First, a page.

Naturally as parents, we almost always want the focus of any photography to be on the youngest members of the family. After all, childhood flies past and our children grow and change rapidly, sometimes it seems by the day. And there is no doubt about it, photographing children is great fun and an endlessly creative thing to do.
As we get older, most of us become inhibited when the camera is pointed at us. We loose that ability and confidence to be ourselves and trust that great images can be created from how we look now. It’s something I love to prove wrong in adults, when they warn me they are terrible or hate being in front of the camera. It is very satisfying and fulfilling when they love the results of pictures of them on their own or interacting with their children and other family members.
But it is true, the older generations often get slightly forgotten with family picture-taking which is why I always love it when a family tells me that grandpa or grandma are going to be present at their family session, or I get a commission to photograph the whole extended family with grandparents, aunts, uncles etc. or the session is a present for Grandma or Grandpa’s wedding anniversary or a landmark birthday.
And these pictures are often the ones that are cherished the most – grandpa with the children, grandpa and grandma together, or with their own children or even just a great portrait of one of them.
So for this month’s ’emblems of..’ post, I want to share with you a few picture taken of Derek on his 100th birthday last year. A few weeks ago Derek passed away. He was just 101 and today is his funeral.
There are, as you can imagine, many wonderful photographs of Derek in the family’s archive. The early images of him in his infancy are beautiful precious items – taken when photography was still relatively in it’s infancy itself and certainly less than 100 years old. The negatives for these images have long gone but the prints survive – framed and reframed, handled and handed down the generations and enjoyed even now he no longer with us – or even more so you could say. They are precious indeed and I have been asked by Derek’s daughter Sally to scan, restore and digitally archive them for the family which is another service as well as taking photographs I can offer people.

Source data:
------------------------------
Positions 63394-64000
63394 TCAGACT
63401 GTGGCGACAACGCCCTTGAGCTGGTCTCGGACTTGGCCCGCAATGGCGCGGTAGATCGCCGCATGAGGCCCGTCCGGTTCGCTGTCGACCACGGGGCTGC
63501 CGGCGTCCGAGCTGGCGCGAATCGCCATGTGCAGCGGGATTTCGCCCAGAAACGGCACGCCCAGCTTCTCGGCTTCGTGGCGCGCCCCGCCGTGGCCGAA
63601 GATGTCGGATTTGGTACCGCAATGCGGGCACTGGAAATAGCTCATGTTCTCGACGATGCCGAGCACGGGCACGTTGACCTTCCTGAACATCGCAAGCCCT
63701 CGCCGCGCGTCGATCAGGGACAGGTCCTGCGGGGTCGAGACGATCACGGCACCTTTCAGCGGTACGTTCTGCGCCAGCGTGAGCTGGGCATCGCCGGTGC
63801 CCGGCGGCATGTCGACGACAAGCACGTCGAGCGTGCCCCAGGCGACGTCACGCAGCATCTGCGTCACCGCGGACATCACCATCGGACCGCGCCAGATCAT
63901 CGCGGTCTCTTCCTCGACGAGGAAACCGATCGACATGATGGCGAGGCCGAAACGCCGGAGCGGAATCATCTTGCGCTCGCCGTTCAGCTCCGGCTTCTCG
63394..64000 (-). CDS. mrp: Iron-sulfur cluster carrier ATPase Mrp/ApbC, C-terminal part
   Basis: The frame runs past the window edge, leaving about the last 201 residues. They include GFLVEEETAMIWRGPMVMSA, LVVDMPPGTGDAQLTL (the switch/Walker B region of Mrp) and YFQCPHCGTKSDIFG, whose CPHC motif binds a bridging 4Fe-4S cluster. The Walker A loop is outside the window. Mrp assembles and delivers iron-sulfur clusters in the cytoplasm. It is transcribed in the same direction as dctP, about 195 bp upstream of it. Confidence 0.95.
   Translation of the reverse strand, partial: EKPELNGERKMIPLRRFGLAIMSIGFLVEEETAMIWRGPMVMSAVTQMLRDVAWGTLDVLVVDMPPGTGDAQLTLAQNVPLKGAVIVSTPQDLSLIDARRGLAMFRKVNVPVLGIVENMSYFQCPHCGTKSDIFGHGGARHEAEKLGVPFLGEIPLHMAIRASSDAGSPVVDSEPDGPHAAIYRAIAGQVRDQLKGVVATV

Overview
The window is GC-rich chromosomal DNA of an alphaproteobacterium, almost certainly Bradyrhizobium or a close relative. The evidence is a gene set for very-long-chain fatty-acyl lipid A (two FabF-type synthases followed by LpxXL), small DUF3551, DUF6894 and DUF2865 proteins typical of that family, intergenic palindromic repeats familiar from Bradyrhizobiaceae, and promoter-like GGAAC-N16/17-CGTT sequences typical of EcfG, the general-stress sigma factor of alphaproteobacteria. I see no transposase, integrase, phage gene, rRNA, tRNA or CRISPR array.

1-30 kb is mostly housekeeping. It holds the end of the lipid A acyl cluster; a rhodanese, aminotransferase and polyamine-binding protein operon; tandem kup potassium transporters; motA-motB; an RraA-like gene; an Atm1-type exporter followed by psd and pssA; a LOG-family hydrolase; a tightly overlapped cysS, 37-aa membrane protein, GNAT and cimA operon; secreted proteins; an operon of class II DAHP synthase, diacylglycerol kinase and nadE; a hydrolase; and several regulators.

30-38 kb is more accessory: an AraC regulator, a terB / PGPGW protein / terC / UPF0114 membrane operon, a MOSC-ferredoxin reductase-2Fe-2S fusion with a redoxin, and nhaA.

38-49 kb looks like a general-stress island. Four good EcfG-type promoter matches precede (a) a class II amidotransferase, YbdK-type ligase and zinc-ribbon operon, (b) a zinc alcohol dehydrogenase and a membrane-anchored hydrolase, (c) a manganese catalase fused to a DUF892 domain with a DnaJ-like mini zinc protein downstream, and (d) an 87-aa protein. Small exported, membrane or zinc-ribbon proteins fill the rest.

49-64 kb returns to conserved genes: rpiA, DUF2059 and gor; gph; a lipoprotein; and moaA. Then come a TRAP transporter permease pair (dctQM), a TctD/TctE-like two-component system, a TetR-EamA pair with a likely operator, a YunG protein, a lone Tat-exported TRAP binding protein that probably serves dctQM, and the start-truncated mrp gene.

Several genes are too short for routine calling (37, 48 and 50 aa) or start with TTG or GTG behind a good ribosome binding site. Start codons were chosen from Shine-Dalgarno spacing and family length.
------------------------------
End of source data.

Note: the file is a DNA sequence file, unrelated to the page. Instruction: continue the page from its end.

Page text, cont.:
Derek was an amazing person. A totally postive and strong man: strong physically and mentally. Boredom was an anathema to him. He loved making things, loved learning, loved helping people. He made it his mantra not to grumble or cave in to life’s little annoyances and aches and pains. There aren’t many of us who can do that right up til the end, but it was always humbling and inspiring to spend time in his company and to come away realising that he really did have the key to a long and happy life.
He was also extremely funny with an amazing memory for jokes. On his hundredth birthday when I mentioned that the bra was invented the year he was born, he replied: “Oh really? I haven’t seen one of those for a long while”.
Everyone was happy in his company. He just made it easy and comfortable for everyone whatever age. And he never missed a birthday, never.
He loved wine, he loved dinner with friends, dogs, painting, history, biography, the Clangers… the list of interests is endless.
A life that spanned two world wars, upteen inventions and, well -100 birthday parties.
And his response to that inevitable question: ‘What is your secret to a long life?’:
‘Work. And helping others who are troubled to be cheerful. To be happy yourself you need to help others.’
Here he is on his 100th birthday.
Derek I salute you. It was a privilege to have known you.
Sending himself up with his favourite children’s character:
with daughter Sally:
Whether they are newborns, or have reached 100, never stop making a record of those who are precious to you…
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